Hate violence is a matter of grave concern to communities in California. In almost every region in the state of California, there have been incidents in the past whereby sexual, religious, ethnic, and racial minorities have been subjected to assault, intimidation, harassment, and even murder in serious cases. In Davis city and UC Davis campus, the situation is no different; the city has received its fair share of hate crimes in the past and presently. Most of these acts have been motivated by intolerance and have led to the disruption of the community. Even though there is the lack of reliable data on the severity and incidence of hate crimes, testimony from victims, law enforcement officials, and from organizations that track and receive reports indicate that these crimes are motivated intolerance.Hate crimes in Davis city and UC Davis campusHate crimes arise when the person behind this crime targets a victim due to his/her apparent membership to a given social group due to their sexual orientation, racial group, class, disability, ethnicity, religion, gender identity, gender, age, nationality or political affiliation. These conditions act as the main motivators of hate crimes. Incidents of hate crimes can be portrayed through offensive graffiti, insults or verbal abuse, harassment, bullying, damage to property, hate mails, or physical assault (Morgan, Ulit and Schwartz 196)In UC Davis campus there have been numerous incidents of hate crimes that have been experienced. The recent cases have involved the use of graffiti where by the swastika signs have been painted on the buildings of the campus. These signs have been painted on the door a Jewish student and outside the campus' lesbian gay bisexual transgender resource center where there have been numerous anti gay slogans that were printed. In another incident the swastika sign was carved on the bulletin board of the campus and this goes on to show the seriousness of the matter.
The use of the swastika triggers memories of the present and historical hate violence and tragedies that have occurred in the campus and in other sister campuses. The swastika symbolizes the holocaust whereby Nazis murdered over 6 million Jews; in addition the Nazis killed the disabled, poles, Jehovah's witnesses, freemasons, lesbians, and gays. This damages the shared respect and sense of community in the campus and it hard to feel comfortable in such an environment.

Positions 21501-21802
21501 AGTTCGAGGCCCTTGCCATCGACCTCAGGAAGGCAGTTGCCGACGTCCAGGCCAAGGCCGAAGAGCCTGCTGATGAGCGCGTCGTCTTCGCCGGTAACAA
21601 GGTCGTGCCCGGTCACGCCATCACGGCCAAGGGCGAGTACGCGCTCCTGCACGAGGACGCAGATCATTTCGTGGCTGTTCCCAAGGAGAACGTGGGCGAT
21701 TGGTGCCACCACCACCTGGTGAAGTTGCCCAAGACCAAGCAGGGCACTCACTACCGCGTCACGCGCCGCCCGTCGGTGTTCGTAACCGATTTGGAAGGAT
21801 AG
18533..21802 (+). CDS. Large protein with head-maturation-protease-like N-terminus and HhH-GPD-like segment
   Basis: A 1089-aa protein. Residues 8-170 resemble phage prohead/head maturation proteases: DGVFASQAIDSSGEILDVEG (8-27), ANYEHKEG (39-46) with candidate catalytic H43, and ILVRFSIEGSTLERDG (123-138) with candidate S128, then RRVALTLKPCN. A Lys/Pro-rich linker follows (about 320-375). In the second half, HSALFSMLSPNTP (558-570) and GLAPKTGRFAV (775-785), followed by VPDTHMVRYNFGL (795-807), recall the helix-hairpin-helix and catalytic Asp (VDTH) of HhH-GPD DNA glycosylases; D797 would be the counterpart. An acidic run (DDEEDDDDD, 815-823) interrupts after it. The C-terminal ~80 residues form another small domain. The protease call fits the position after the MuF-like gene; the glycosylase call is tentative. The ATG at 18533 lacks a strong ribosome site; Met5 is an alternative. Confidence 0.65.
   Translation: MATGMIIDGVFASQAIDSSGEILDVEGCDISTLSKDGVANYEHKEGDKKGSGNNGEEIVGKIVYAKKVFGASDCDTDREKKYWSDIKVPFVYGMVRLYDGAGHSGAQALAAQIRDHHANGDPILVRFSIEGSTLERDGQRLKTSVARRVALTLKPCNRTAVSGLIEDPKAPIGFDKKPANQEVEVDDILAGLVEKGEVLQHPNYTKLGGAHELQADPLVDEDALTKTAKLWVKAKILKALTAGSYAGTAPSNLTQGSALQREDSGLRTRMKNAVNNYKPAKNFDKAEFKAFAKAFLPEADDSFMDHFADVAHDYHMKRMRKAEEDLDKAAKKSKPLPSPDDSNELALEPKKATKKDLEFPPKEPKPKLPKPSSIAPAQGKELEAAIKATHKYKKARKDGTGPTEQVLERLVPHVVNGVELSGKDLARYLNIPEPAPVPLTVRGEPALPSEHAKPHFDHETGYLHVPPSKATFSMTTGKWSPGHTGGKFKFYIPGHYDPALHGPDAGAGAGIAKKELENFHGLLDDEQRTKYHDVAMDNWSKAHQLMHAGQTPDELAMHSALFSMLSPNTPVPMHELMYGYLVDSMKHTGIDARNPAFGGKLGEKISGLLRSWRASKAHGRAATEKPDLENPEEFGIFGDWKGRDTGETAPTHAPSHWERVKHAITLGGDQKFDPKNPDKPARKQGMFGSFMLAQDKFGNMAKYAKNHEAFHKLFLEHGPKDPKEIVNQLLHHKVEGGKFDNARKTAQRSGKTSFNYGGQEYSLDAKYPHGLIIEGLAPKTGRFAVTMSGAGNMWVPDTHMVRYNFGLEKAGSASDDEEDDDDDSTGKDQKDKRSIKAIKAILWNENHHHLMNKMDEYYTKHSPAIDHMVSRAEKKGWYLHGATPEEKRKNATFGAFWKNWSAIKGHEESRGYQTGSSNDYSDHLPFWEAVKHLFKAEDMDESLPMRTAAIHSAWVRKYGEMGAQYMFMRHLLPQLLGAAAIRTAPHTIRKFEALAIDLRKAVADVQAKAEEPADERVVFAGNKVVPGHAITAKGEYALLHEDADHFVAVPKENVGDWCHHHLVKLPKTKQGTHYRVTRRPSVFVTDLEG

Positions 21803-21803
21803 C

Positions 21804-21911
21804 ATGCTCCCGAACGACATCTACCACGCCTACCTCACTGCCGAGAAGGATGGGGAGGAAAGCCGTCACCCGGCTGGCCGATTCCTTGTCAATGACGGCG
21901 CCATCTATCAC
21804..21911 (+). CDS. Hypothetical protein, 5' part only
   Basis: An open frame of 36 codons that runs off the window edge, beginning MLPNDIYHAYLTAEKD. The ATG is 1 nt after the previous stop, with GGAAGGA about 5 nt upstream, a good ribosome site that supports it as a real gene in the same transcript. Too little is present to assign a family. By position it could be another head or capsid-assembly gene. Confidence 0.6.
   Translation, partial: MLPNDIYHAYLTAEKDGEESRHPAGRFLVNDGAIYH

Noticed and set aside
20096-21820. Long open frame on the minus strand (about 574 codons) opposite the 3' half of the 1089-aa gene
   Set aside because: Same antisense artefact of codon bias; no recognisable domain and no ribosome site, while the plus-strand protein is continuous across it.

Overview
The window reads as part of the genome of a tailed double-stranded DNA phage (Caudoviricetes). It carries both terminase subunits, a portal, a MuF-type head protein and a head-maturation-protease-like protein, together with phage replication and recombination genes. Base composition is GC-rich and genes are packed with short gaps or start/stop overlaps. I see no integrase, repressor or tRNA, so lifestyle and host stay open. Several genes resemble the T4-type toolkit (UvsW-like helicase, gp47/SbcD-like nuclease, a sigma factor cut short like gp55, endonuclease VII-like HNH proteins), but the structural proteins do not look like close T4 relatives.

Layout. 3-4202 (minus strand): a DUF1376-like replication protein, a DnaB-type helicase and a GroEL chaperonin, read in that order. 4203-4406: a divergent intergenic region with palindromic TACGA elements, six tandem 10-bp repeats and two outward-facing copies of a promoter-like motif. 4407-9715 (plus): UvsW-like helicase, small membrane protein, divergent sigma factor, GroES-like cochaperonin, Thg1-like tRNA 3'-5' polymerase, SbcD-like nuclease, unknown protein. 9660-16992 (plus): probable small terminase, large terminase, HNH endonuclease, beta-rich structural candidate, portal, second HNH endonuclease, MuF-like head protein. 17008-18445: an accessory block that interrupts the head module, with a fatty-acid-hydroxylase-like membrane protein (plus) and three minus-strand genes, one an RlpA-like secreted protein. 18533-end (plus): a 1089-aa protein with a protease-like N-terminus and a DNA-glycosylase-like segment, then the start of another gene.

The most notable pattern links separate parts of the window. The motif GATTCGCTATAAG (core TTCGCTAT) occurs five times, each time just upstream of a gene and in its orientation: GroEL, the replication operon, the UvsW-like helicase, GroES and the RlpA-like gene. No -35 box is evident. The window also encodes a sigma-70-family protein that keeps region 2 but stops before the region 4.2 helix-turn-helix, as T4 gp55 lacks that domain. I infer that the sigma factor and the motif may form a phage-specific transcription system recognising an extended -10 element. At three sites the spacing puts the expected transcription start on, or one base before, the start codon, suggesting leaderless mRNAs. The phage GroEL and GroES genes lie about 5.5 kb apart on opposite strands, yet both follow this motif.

The important question is what causes such incidents? The causes are many but it all boils down to one factor: fear. Fear comes about due to ignorance; this fear can be due to perceived competition, fear of others, or fear of the unknown. All these forms of fear have the potential to trigger violence when the conditions are right.The other cause is prejudice which is normally instinctual, according to numerous studies; normally people habitually tend to notice similarities and differences between other people and themselves. This prejudice tends to make people to desire to establish some form of order due to the perceived chaos in the world. However in trying to compare themselves to others, there is the tendency to recognize the similar characteristics of others as being desirable, while the dissimilar characteristics are viewed as undesirable. This leads people to judge others and in so doing we view others as bad and this will lead to violence against them (Greenswald 5).The other cause can be as a result of the influence by external groups such as the neo-Nazis, White Aryan resistance, and Ku Klux Klan. These groups stand for violence against sexual, religious, and racial minorities. Such groups have established street gangs, youth gangs, hate agenda networks, bulletin boards, and hotlines and use these avenues to propagate their ideologies.The issue of hate crime is of serious concern not only in Davis city but also globally. Appropriate measures must be put in place to address this issue, due to the instinctual character of prejudice and the multiplicity of sources, efforts should be focused on the broader picture. As a result of the hate crime acts in UC Davis campus, the Chancellor has set aside about $230,000 to fight intolerance and hate in the campus. This is an effort in the right direction but much needs to done to address this issue comprehensively.